New Apple Music subscribers can get 6 months free from Best Buy, no purchase necessary. Here’s how to get the deal.

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HomePod Mini U1

Music (medium, Preferred: Best Buy)

If you want ad-free access to over 75 million songs on Apple Music, now is the perfect time to sign up. Best Buy is offering new subscribers a free six-month subscription.

Apple Music is one of the best streaming services available and it offers hundreds of curated playlists, radio shows, and more. You can use it to download songs for offline listening, stream music across all of your devices, and even find occasional album exclusives. Though we found Spotify to be a better music streaming service for most, Apple Music beats it in terms of user interface and radio.

If you want to take advantage of this offer, one of the longest we’ve seen from the streaming service, here’s how you can start a plan today.

Here’s how to get 6 free months of Apple Music

  1. Go to Best Buy’s website and sign up for an account with the store.
  2. Add the “Free Apple Music for six months” digital download to your cart.
  3. Go to your cart and check out.
  4. Wait for a digital code to be sent to the email address linked to your Best Buy account.

Once your trial ends, your Apple Music subscription will auto-renew for $10 a month. It’s not clear how long Best Buy’s promotion will be available. It started back in May 2021, and is still running now.

It’s an easy and rare chance to snag an extended Apple Music trial, so don’t miss out.

Read more about how the Insider Reviews team evaluates deals and why you should trust us.

Read the original article on Business Insider

Best Buy is giving new Apple Music subscribers 6 free months, and you don’t even have to buy anything. Here’s how to get the deal.

If you buy through our links, we may earn money from affiliate partners. Learn more.

HomePod Mini U1

Music (medium, Preferred: Best Buy)

If you want ad-free access to over 75 million songs on Apple Music, now is the perfect time to sign up. Best Buy is offering new subscribers a free six-month subscription.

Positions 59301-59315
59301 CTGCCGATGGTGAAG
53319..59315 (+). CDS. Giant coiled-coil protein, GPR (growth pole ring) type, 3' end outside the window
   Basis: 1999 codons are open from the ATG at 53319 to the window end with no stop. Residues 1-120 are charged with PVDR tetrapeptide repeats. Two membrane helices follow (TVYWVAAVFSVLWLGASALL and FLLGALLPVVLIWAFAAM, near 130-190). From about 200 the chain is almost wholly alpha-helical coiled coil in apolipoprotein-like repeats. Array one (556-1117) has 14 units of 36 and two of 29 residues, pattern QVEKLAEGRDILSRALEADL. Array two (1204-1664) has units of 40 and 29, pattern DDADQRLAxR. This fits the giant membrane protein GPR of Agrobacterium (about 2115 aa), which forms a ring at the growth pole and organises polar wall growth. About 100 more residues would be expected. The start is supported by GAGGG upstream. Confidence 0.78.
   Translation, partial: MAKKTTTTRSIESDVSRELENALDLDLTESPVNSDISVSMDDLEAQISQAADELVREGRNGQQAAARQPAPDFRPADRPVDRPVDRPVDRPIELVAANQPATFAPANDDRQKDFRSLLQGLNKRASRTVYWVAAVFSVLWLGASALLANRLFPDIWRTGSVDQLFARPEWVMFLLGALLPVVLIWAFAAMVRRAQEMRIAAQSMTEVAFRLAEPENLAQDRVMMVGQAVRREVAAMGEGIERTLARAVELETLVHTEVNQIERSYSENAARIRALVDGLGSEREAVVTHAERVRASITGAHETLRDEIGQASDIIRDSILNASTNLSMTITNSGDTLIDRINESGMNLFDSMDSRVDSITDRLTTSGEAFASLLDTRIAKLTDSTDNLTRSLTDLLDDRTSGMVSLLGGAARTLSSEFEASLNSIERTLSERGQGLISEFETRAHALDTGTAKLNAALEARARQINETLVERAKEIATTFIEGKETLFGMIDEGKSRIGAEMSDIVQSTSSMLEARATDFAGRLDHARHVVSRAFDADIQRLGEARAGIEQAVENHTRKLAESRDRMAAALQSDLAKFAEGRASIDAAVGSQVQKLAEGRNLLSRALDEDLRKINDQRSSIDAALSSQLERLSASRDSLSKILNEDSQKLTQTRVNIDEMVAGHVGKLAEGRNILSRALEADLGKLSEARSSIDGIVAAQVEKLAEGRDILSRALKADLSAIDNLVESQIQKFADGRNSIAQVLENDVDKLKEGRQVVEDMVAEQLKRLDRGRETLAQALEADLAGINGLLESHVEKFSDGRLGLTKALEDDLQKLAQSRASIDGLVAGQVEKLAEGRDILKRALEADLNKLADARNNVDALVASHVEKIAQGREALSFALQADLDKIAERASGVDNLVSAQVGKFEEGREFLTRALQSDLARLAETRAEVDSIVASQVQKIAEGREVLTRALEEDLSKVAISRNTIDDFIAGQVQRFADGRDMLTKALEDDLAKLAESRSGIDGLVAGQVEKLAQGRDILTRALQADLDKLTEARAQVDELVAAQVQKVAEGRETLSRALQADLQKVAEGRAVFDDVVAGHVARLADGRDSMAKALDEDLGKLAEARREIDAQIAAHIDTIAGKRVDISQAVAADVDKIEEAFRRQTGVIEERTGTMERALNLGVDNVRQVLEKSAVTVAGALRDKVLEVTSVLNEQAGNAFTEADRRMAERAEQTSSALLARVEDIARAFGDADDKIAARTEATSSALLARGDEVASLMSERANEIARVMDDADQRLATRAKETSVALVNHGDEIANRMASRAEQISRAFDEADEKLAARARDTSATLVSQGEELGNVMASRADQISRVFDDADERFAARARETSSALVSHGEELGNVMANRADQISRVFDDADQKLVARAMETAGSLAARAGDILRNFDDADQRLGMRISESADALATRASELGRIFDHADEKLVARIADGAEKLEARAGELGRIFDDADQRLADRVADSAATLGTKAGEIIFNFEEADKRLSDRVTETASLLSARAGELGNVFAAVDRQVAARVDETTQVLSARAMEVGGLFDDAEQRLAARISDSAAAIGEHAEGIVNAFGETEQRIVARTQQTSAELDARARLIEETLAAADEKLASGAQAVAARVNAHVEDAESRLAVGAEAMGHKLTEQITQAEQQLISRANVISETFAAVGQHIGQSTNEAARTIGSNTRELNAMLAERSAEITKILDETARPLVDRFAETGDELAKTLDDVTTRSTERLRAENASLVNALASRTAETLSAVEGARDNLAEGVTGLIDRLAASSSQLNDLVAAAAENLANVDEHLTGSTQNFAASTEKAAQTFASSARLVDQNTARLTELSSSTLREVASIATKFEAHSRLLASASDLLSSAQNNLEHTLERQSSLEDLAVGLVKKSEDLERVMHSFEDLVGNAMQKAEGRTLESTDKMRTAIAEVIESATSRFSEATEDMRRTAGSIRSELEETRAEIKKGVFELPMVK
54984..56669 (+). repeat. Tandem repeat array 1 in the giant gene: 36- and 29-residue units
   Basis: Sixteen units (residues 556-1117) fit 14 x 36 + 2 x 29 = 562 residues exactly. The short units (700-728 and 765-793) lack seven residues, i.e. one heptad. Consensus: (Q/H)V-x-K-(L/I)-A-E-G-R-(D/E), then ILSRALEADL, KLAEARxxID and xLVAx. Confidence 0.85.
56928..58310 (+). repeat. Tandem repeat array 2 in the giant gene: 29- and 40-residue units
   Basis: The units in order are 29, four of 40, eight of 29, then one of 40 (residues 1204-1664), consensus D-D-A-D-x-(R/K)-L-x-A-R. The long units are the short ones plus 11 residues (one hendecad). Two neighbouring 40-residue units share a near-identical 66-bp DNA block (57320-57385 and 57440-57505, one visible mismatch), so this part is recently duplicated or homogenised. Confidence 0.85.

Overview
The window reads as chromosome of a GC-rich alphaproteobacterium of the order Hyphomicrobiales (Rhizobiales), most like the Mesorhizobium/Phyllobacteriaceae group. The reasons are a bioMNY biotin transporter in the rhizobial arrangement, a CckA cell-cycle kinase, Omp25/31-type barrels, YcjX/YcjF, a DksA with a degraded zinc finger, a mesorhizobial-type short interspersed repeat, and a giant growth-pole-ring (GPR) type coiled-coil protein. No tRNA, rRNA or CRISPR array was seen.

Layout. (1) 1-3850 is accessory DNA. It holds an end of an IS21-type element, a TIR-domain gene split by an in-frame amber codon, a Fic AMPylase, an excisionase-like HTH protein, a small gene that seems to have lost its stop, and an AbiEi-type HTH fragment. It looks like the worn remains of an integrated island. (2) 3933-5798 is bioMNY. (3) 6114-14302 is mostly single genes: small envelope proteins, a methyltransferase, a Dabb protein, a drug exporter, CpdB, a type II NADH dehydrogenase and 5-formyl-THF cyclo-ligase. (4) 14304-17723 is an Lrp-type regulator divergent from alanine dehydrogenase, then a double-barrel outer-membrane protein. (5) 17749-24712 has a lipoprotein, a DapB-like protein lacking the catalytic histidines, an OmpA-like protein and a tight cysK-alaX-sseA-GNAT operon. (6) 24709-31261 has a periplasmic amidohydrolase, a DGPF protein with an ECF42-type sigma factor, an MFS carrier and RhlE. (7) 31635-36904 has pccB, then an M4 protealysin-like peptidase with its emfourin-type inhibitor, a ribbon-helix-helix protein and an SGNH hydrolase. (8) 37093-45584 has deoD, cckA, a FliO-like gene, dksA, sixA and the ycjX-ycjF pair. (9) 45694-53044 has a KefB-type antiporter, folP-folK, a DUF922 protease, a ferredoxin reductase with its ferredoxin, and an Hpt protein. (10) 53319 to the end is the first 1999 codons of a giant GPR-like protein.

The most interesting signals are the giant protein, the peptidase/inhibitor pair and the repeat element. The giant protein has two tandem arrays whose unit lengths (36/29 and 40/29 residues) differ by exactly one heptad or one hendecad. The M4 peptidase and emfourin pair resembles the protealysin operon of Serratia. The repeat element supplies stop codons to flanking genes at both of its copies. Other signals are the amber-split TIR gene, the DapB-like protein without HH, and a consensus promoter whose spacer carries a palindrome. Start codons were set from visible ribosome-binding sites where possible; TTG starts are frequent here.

Apple Music is one of the best streaming services available and it offers hundreds of curated playlists, radio shows, and more. You can use it to download songs for offline listening, stream music across all of your devices, and even find occasional album exclusives. Though we found Spotify to be a better music streaming service for most, Apple Music beats it in terms of user interface and radio.

If you want to take advantage of this offer, one of the longest we’ve seen from the streaming service, here’s how you can start a plan today.

Here’s how to get 6 free months of Apple Music

  1. Go to Best Buy’s website and sign up for an account with the store.
  2. Add the “Free Apple Music for six months” digital download to your cart.
  3. Go to your cart and check out.
  4. Wait for a digital code to be sent to the email address linked to your Best Buy account.

Once your trial ends, your Apple Music subscription will auto-renew for $10 a month. It’s not clear how long Best Buy’s promotion will be available.

It’s an easy and rare chance to snag an extended Apple Music trial, so don’t miss out.

Read the original article on Business Insider

Musicians deserve a raise too, and they’re right to organize against Spotify’s exploitative practices

musician busking covid
A person wears a protective face mask while playing a Baroque guitar in Central Park as the city continues Phase 4 of re-opening following restrictions imposed to slow the spread of coronavirus on July 29, 2020 in New York City.

  • When the pandemic struck, the floor was pulled out from working musicians who make their livings on the road.
  • Streaming has come to dominate the music industry, and further impoverishing the artists who create the value these companies sell.
  • But musicians have started organizing not only for a raise from Spotify and other streaming companies, but for a more equitable industry.
  • Will Meyer is a freelance writer and co-editor of The Shoestring in western Massachusetts.
  • This is an opinion column. The thoughts expressed are those of the author.
  • See more stories on Insider’s business page.

When the pandemic struck, the floor was promptly ripped out from under working musicians. With the closure of venues and touring off the table, the bleak reality of declining recording revenue – which has nose-dived in the streaming era – began to sink in as artists faced an uncertain future.

Although the recording industry has always been a predatory and exploitative force (especially to non white people and women), the inequalities within music have become more acute since the onset of COVID-19. According to The American Prospect, “Spotify has outperformed Facebook, Amazon, Apple, Netflix, and Google between January 2020 and January 2021,” boosting CEO Daniel Ek’s net worth to $5.3 billion, and leaving musicians – who earn a paltry $0.00348 per stream – without a foothold.